African adventure widens horizons

19th November 2010 at 00:00
A life-changing trip to Malawi with VSO was also a step up into the world of school management for one West Lothian primary teacher

"It's changed my life," says West Lothian primary teacher Caroline Ssentamu, looking back at her experience with Voluntary Services Overseas in Malawi.

It is not a surprising statement once you discover she met her future husband, Ugandan Jonathan Ssentamu, on VSO at the same time. But the 30- year-old is also referring to how her teaching has been transformed.

Mrs Ssentamu arrived in Malawi in February 2007, having been encouraged to do so by a far-sighted headteacher, Frances Rosevear, who saw that it could be invaluable for both her school (Winchburgh Primary) and her colleague's continuing professional development.

There was a week's intensive training before going out to work, but as a young classroom teacher from a smallish school of about 150 pupils, taking on the role of CPD facilitator with 11 primary education advisers remained a daunting prospect.

"I was thinking, `I'm just a primary school teacher - I'm not a manager,'" she recalls.

There was little time to wring her hands about the challenge ahead. Miss Pitcairn, as she then was, zigzagged huge distances across the north of Malawi, literally ploughing through rainy-season mud on a motorbike and encountered teachers taking classes of up to 200 pupils.

She had to organise training on setting up school libraries, record- keeping, management styles, special needs and subject-based workshops for maths, science and language.

"Participatory sessions were a totally new experience for a lot of people - they were used to just being talked at," she recalls.

The Malawian government was in the process of introducing a new curriculum, eager to move away from "chalk-and-talk" classes and get teachers sharing practice. Cultural differences soon emerged: Miss Pitcairn discovered that ideas were jealously guarded and teachers were often reluctant to give colleagues the benefit of their expertise.

Then there was the time-keeping. She would arrive sharp for a 9am meeting, but could be kept waiting until noon for others to turn up. She soon learned to relax about start times, as she discovered that tardiness was a sign of differing priorities, not disrespect. Beginning a meeting half-an- hour late became a small triumph.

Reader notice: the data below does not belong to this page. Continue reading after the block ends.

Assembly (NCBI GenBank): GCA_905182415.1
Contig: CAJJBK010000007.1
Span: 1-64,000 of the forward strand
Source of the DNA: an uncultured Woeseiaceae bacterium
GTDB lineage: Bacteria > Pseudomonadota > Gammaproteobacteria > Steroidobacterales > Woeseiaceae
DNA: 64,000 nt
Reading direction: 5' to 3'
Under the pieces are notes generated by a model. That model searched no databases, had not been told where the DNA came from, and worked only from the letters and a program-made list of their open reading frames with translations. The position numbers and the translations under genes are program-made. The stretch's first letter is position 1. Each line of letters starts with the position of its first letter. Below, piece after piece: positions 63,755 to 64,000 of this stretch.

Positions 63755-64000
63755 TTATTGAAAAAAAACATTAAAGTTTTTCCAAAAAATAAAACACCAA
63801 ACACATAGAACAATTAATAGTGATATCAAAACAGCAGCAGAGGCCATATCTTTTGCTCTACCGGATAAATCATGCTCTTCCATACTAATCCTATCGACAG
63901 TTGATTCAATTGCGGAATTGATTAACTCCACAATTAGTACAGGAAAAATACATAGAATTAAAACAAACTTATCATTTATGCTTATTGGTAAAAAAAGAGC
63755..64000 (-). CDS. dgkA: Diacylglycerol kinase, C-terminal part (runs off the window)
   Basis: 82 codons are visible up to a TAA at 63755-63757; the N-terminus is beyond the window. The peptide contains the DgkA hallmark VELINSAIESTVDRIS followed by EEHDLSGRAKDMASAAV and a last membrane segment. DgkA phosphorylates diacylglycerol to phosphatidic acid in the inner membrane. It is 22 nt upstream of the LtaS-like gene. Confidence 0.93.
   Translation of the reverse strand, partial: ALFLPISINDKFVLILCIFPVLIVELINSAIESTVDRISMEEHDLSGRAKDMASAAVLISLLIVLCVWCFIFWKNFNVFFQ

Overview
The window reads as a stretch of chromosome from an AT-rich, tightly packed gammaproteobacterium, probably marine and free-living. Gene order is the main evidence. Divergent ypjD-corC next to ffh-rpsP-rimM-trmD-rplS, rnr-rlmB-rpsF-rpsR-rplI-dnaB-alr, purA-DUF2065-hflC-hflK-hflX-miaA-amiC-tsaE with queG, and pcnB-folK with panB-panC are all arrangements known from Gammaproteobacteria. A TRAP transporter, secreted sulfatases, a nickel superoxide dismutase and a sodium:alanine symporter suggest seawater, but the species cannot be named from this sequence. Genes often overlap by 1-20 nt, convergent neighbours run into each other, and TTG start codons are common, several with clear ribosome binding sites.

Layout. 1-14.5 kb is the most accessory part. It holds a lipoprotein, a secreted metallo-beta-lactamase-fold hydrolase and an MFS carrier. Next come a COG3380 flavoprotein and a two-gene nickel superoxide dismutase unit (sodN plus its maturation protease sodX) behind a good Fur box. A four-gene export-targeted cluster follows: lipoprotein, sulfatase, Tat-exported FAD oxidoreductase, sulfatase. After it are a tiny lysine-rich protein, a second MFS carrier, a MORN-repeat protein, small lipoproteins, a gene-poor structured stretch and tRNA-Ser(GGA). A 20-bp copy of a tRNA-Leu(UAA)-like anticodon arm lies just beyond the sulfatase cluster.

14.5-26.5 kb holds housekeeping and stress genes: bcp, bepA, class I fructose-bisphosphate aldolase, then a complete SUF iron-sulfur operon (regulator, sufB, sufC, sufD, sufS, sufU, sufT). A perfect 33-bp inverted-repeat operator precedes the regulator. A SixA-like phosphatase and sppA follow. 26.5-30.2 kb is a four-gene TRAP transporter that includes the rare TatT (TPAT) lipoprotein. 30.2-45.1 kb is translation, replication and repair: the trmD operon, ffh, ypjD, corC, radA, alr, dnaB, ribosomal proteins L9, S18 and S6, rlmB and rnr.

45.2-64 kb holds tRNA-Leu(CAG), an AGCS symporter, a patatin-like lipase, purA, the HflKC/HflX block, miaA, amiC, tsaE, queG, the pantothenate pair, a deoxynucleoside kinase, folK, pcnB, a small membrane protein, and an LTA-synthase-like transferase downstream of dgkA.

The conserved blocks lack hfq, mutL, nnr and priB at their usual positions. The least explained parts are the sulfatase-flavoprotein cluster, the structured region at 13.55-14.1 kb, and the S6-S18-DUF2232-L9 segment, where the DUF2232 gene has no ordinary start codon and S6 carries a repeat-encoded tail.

"Family comes first; the human aspect comes first," she says. "In Scotland, we are a lot more work-orientated."

Sometimes huge classes would be left without a teacher, as staff dropped everything to go to a funeral - a regular occurrence given the scourge of HIVAIDS.

Mrs Ssentamu has become "more chilled" about coming up against the unexpected. The 11 education advisers she worked with later became 50 - a testing experience that left her "a lot more confident about her abilities" and far better at delegating.

She also came back to Scotland less tolerant of throwaway attitudes to paper and other classroom materials: "You see teachers who don't have any resources - that does make you think about how lucky you are."

Since returning in 2008 to Winchburgh Primary, where she is a P2 teacher but organises global education across the age groups, she has not hammered home an image of helpless Africans mired in poverty and disease.

"Pupils already see Africa as somewhere awful where people have no money," says Mrs Ssentamu. So she shows the other side of the story that is not seen in news bulletins and charity campaigns.

She has put her pupils in touch with Malawian children, so that they can see they do not live in abject misery, and they share interests - playground games such as hopscotch transcend continental boundaries.

Nor does she overplay the positive side. Her Scottish pupils try washing clothes with soap bars like the ones used by their Malawian peers, and do not easily forget the rigours of such a task.

The pupils have "totally embraced" learning about and working with pupils in Africa, but the teachers are not always as enthusiastic. Mrs Ssentamu extols the type of experience she had, but finds many are put off by the expectation that Africa is disease-ridden and dangerous.

Learning on the job in such a place has no equivalent in homegrown CPD, she counters, and the experience cannot be conveyed through Powerpoint.

"You can have great stories and the best presentations, but it's only when you've actually been there that you know what people are talking about."


VSO works in education in 19 countries in Africa, Asia, the Pacific and the Caribbean, and is currently recruiting teachers.

The charity's vision is high-quality primary education for all children. This includes highly-disadvantaged pupils, which can mean girls, those with disabilities, ethnic minorities and children affected by HIV and AIDS.

Volunteers work in teacher-training colleges and help improve teaching methods in groups of schools. They help overcome barriers facing marginalised groups. By improving classroom techniques so lessons are enjoyable, practical and interactive, they hope more children will leave school with skills and knowledge that will help them stay healthy and make a living. There is a strong emphasis on reducing children's vulnerability to HIV and AIDS.

VSO also works with local government offices and ministries of education, in areas such as assessment, strategic planning, national curriculum development, monitoring and evaluation and national quality standards.

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